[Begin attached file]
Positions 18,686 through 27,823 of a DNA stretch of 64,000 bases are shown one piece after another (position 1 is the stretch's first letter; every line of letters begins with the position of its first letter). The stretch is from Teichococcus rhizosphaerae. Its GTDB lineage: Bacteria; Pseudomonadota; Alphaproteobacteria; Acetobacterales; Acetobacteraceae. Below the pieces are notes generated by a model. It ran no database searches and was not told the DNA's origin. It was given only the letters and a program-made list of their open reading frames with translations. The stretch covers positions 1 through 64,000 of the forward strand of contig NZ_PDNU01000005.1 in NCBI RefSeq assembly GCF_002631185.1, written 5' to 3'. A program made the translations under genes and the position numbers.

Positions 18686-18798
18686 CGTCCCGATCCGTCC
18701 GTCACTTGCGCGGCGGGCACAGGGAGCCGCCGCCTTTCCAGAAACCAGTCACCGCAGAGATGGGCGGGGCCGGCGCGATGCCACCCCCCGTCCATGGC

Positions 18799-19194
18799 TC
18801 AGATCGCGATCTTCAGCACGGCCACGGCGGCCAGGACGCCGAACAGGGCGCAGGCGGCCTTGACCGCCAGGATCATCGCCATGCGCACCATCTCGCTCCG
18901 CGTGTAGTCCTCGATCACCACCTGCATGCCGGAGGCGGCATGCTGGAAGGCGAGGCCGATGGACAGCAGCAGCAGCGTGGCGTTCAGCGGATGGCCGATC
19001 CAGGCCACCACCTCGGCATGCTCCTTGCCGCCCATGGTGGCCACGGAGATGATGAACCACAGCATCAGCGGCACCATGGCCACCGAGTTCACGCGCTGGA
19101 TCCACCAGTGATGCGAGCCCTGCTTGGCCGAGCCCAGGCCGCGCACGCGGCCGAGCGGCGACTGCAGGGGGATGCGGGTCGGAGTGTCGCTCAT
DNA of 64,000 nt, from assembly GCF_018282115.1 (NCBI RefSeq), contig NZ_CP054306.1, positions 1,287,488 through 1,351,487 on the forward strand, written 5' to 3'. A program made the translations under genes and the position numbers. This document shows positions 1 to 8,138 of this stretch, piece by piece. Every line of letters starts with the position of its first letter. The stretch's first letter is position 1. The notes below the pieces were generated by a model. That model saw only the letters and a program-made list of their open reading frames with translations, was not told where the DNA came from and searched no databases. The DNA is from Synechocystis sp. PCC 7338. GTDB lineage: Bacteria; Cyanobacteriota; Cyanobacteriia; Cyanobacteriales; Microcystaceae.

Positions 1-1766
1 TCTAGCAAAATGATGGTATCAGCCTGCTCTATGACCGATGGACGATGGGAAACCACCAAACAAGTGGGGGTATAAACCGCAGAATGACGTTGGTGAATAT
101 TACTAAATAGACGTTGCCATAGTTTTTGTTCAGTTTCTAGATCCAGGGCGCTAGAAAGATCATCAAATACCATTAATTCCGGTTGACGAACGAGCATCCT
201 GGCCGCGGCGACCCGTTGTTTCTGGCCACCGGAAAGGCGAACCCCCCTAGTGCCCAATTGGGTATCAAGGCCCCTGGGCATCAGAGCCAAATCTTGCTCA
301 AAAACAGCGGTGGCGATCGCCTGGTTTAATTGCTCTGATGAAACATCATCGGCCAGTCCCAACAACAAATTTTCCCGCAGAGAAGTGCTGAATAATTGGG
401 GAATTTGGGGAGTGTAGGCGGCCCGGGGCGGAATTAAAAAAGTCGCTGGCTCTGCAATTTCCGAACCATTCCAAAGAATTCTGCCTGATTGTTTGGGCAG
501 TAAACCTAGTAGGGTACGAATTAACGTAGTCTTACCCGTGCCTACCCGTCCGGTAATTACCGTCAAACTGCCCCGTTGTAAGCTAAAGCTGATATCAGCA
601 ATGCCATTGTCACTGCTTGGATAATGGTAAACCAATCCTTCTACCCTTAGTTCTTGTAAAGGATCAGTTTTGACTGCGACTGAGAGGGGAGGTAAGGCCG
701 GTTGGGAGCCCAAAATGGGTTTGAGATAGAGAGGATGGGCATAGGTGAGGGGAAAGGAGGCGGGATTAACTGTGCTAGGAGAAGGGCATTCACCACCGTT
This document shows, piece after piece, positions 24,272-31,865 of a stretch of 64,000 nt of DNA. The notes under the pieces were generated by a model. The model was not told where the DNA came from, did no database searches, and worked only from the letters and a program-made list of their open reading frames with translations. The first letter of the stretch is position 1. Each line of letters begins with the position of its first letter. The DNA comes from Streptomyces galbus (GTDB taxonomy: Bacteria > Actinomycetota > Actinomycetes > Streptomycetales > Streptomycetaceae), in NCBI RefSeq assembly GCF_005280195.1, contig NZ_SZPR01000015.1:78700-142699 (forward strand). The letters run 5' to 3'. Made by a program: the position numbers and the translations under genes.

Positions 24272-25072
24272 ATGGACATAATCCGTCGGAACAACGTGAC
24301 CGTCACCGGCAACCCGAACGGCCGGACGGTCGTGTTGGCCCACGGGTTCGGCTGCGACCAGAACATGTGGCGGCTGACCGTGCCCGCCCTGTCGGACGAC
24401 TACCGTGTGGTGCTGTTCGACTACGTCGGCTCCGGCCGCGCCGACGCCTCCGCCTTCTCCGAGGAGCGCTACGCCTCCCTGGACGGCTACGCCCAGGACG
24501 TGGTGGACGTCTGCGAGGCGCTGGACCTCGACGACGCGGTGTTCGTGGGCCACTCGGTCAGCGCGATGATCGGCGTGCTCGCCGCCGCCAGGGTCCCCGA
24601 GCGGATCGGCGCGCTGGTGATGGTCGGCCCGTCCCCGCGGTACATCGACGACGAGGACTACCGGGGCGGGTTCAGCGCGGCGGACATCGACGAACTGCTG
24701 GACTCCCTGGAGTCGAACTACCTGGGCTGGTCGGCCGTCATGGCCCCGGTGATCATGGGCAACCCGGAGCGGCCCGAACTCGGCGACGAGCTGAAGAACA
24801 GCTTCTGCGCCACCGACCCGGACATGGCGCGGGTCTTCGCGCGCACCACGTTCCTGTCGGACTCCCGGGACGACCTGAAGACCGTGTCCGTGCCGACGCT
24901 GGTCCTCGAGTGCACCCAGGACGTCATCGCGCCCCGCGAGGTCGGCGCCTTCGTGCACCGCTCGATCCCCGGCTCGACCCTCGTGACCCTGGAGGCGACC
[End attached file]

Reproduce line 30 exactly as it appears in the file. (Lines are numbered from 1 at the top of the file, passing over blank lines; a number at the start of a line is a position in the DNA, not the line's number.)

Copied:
24901 GGTCCTCGAGTGCACCCAGGACGTCATCGCGCCCCGCGAGGTCGGCGCCTTCGTGCACCGCTCGATCCCCGGCTCGACCCTCGTGACCCTGGAGGCGACC